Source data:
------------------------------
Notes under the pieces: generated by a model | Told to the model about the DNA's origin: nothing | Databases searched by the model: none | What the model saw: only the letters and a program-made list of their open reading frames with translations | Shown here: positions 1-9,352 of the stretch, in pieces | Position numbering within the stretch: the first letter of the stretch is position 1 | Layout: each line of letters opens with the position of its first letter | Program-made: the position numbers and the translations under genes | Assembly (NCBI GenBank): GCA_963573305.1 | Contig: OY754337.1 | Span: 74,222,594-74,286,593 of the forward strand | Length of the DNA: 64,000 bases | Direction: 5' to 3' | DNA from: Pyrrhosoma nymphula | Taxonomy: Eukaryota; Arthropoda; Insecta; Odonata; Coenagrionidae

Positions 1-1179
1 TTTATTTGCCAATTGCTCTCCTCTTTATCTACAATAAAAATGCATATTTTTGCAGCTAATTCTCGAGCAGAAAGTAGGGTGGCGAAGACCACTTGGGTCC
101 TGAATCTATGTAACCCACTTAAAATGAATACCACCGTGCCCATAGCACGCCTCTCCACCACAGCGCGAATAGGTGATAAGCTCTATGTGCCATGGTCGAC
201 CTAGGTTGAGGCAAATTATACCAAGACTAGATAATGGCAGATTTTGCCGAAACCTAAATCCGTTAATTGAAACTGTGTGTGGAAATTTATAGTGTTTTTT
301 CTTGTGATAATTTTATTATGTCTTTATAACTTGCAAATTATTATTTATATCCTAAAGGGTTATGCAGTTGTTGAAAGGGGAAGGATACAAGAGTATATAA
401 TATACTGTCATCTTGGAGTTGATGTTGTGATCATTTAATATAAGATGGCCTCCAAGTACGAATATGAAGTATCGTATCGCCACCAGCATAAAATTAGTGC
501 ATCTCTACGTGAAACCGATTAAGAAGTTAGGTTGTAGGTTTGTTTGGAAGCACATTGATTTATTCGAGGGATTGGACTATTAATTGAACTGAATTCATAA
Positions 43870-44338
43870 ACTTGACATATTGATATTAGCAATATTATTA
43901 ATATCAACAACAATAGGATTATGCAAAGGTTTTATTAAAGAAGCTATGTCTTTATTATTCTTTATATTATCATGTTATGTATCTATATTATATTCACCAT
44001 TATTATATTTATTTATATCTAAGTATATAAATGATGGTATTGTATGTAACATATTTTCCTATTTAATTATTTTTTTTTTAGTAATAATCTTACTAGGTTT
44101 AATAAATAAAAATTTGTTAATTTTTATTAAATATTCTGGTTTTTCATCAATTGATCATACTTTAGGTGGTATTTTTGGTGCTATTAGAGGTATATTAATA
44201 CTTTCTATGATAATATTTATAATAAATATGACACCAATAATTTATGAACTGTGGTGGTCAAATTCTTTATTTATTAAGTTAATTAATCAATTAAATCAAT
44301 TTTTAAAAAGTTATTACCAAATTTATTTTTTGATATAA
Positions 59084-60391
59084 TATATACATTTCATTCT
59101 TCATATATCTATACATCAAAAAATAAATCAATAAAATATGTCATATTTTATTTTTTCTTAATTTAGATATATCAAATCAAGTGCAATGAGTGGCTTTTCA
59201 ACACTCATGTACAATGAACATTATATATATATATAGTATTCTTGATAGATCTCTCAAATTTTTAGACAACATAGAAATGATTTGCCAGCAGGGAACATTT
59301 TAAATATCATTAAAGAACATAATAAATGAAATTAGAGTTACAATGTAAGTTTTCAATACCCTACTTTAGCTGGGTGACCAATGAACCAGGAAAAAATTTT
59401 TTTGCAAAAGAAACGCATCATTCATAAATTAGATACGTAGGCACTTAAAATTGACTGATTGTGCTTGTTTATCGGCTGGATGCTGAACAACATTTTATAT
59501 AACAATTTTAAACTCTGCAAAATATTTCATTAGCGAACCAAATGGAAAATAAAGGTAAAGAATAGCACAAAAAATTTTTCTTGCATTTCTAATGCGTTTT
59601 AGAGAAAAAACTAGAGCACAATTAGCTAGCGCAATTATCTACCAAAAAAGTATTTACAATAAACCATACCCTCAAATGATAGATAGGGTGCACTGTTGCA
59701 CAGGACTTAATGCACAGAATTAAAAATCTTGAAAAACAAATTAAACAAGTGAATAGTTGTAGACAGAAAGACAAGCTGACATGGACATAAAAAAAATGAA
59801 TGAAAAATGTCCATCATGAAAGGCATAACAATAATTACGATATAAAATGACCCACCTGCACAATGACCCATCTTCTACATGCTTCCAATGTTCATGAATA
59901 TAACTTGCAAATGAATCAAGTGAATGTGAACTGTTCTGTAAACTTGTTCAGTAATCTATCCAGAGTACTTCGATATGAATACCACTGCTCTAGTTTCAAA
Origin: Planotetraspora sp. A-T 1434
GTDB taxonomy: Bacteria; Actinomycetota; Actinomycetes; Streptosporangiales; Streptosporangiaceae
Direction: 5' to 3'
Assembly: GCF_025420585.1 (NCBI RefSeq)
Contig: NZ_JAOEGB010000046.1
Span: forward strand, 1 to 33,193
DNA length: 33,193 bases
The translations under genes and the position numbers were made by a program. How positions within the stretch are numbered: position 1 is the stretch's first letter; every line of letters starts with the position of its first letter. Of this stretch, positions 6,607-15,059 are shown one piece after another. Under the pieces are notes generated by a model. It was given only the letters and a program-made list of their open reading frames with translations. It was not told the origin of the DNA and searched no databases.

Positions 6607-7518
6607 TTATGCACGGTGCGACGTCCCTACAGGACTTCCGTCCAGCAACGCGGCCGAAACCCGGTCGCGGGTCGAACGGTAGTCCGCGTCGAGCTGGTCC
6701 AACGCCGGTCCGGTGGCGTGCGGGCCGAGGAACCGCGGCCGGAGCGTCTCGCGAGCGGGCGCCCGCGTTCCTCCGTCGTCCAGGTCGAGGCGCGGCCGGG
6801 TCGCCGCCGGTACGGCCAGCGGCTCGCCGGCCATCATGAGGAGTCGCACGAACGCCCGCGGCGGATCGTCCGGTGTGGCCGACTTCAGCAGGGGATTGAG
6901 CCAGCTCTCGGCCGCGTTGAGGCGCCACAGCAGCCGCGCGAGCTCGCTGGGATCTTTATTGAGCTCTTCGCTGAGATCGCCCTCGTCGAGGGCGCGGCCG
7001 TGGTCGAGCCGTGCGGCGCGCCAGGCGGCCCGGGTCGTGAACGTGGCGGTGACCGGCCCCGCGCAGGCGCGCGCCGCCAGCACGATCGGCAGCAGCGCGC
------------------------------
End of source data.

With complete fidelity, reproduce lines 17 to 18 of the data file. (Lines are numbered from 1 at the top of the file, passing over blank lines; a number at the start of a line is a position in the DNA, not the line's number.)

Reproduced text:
59084 TATATACATTTCATTCT
59101 TCATATATCTATACATCAAAAAATAAATCAATAAAATATGTCATATTTTATTTTTTCTTAATTTAGATATATCAAATCAAGTGCAATGAGTGGCTTTTCA